Places: Bus Stop

  • Last updated on December 10, 2021

First published: 1955

First produced: 1955, at the The Music Box, New York City

Type of work: Drama

Type of plot: Comedy

Time of work: 1950’s

Places DiscussedKansas diner

Kansas Bus Stopdiner. Dingy Kansas restaurant where long-haul buses make rest stops. All three acts of the play occur within this setting. The audience understands that the owner’s apartment is above the restaurant and there is a privy out back. These facts emphasize the small-town nature and rural setting of the play. A sense of bleakness, isolation, and loneliness pervades the play. The time is an hour after midnight, and snow is falling heavily. Roads are closed, and the bus from Topeka will be forced to lay over.

When the bus arrives and its passengers and driver disembark, the lonely diner becomes alive with people, each of whom reflects the isolation of the location with a similar isolation. Preoccupied by personal concerns, the characters allow little real communication among themselves. Eventually, a few manage to overcome their personal isolation. However, for the most part, the restaurant becomes a metaphor for the lack of meaningful interaction among human beings and for the transitory nature of human relationships. The play is Edward Hopper’s painting Nighthawks, transferred from an urban to a rural location. At the conclusion of the play, the diner once again stands empty and alone.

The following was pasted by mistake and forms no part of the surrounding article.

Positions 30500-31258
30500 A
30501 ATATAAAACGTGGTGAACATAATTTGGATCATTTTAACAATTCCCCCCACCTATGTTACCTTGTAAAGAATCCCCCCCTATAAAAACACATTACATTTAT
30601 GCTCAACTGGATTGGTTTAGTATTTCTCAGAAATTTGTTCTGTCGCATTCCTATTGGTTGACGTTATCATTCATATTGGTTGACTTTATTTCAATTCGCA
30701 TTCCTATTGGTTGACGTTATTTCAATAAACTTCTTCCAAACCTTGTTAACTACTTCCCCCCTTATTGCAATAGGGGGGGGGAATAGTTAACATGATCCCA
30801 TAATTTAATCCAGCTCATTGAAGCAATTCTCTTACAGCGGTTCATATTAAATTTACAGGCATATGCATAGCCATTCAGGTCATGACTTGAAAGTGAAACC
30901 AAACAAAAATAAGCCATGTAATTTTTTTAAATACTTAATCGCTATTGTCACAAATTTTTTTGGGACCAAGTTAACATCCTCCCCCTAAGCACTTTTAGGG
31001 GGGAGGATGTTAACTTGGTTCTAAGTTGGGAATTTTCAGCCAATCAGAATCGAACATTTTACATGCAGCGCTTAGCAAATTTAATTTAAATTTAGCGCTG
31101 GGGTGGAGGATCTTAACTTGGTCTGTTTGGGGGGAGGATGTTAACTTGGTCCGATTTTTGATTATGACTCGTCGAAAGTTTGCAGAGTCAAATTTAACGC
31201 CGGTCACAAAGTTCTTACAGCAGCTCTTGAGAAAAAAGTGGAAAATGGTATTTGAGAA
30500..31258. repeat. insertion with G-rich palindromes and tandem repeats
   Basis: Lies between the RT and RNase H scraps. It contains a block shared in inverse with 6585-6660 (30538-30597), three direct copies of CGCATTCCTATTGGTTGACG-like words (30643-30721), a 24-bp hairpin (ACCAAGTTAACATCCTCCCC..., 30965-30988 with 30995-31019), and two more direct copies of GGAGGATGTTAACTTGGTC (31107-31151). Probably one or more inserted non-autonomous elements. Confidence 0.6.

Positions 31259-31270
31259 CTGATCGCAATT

BibliographyDusenbury, Winifred L. The Theme of Loneliness in Modern American Drama. Gainesville: University of Florida Press, 1960. Focuses mostly on Come Back, Little Sheba. Much about the theme of loneliness can be applied to most of Inge’s plays, and most notably to Bus Stop.Inge, William. “Interview with William Inge.” In Behind the Scenes: Theatre and Film Interviews from the “Transatlantic Review,” edited by Joseph McCrindle. New York: Holt, Rinehart and Winston, 1971. A seven-page interview with William Inge is searching and revealing. It provides valuable insights into Inge’s major dramas, including Bus Stop.Kansas Quarterly 18, no. 4 (1986). This entire issue of Kansas Quarterly is devoted to William Inge. The dozen articles cover most of his plays and both of his novels. Although no single article is devoted to Bus Stop, at least half of them give some interpretive consideration to the play.Lewis, Allan. American Plays and Playwrights of the Contemporary Theatre. New York: Crown, 1965. Compares Bus Stop to Maxim Gorky’s Na dne (1902; The Lower Depths, 1912).Shuman, R. Baird. William Inge. 2d ed. New York: Twayne, 1989. Offers a complete reevaluation of all of Inge’s plays and of his two novels. A major interpretive section on Bus Stop.Voss, Ralph F. A Life of William Inge: The Strains of Triumph. Lawrence: University Press of Kansas, 1989. Voss’s is the most thorough critical biography of William Inge. His analytical considerations of all the plays are strong, and his comments on Bus Stop have particular merit.
Categories: Places